Within the game loop the library fills lists of objects pushed for rendering every frame and resets the counter at the next frame. Here we can "push" render commands anywhere in the code onto a stack of commands that get executed at the end of the frame, where all the magic happens. Since this is a list, and the Z order of rendering is taken care of by the library (which may not have been the best decision), call order of these render commands is important. The library treats the screen like a canvas, first thing you tell it to draw is the first thing it does, the next thing gets drawn on top of it. I carried over this approach from SDL's renderer, though it would've given the user more freedom if they chose the order themselves by changing the Z themselves, a change I plan to add to the library in the future.
There are two key functions that need to wrap all render commands in between, one called at the start of the frame,
and one at the end of the frame
. The former resets the counter on render commands and the latter executes these commands. Remember that SimplyRend doesn't use dynamic arrays, a static number of maximum primitives per frame is defined by the user at initialization and only the count number decides the defacto sizes of these arrays.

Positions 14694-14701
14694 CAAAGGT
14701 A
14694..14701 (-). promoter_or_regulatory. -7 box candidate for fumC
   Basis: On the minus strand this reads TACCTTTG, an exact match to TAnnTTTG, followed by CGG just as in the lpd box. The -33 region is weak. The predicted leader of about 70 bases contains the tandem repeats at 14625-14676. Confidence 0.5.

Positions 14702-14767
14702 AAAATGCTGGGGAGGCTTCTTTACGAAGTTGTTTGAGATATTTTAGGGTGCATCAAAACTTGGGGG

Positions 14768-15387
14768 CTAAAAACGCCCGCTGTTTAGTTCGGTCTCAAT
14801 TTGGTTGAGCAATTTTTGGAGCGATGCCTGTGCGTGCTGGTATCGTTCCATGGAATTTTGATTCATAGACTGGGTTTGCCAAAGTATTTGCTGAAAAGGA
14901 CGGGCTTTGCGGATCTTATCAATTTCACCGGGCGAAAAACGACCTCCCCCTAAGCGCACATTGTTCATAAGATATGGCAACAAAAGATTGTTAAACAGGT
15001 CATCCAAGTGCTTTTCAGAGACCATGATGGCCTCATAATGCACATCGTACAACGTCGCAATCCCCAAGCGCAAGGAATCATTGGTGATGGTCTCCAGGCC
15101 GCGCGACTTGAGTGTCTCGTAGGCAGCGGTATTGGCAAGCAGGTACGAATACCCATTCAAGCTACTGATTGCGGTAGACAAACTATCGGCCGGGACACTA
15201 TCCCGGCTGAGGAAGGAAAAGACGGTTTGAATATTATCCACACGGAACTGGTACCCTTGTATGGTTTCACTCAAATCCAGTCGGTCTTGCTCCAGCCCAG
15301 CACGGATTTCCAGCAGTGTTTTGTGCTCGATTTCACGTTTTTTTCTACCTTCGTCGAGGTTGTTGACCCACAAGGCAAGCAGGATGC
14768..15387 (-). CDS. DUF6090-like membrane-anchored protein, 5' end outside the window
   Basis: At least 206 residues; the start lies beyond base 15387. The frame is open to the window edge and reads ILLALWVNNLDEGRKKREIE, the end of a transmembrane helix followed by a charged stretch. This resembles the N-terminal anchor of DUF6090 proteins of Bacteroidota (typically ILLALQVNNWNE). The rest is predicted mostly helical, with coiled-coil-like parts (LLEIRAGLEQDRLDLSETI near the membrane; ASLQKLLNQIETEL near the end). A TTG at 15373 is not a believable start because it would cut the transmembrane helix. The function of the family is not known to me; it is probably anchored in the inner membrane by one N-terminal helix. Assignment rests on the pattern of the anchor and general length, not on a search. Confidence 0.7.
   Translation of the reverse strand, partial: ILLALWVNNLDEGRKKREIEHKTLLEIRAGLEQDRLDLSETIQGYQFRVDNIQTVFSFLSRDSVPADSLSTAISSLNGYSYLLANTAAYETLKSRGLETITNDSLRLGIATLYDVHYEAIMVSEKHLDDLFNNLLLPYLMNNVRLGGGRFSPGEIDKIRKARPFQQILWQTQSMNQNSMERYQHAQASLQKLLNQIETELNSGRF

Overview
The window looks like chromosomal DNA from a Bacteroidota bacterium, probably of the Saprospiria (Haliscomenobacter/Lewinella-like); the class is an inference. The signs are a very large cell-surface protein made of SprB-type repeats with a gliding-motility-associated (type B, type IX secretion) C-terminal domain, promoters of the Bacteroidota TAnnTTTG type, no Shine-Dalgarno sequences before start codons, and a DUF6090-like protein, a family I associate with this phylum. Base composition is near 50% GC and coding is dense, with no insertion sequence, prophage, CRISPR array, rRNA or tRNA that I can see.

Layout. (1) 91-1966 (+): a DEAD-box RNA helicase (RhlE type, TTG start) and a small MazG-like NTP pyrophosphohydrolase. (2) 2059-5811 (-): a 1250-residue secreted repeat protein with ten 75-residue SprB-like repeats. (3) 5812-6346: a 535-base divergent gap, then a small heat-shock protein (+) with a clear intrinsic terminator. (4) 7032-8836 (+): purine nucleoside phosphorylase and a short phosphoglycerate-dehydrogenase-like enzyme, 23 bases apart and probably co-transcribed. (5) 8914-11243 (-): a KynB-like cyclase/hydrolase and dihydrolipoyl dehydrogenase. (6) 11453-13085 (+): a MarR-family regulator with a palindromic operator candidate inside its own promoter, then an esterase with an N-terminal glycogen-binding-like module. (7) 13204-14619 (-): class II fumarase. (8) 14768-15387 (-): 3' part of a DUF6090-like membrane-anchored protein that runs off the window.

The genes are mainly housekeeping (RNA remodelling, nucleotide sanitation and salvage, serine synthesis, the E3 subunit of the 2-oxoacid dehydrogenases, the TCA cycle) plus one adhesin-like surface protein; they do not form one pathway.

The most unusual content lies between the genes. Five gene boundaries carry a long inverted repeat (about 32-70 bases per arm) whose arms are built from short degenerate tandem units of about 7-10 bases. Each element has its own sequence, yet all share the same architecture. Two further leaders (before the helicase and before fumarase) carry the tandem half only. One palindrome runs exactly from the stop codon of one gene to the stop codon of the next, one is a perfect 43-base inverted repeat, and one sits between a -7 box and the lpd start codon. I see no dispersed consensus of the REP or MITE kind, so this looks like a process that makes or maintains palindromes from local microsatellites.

Here there are the usual calls to render common types of 2D shapes, rectangles, quads, lines, etc. Rectangles is one of the most common ones for 2D games and here the push call takes a struct with x, y, width and height data and converts it to 6 points as two triangles, then increments the counter for the list of render data of this type. This counter is used to tally how many elements to render this frame and gets reset at the start of the next frame.
Another abstracted process is the text rendering function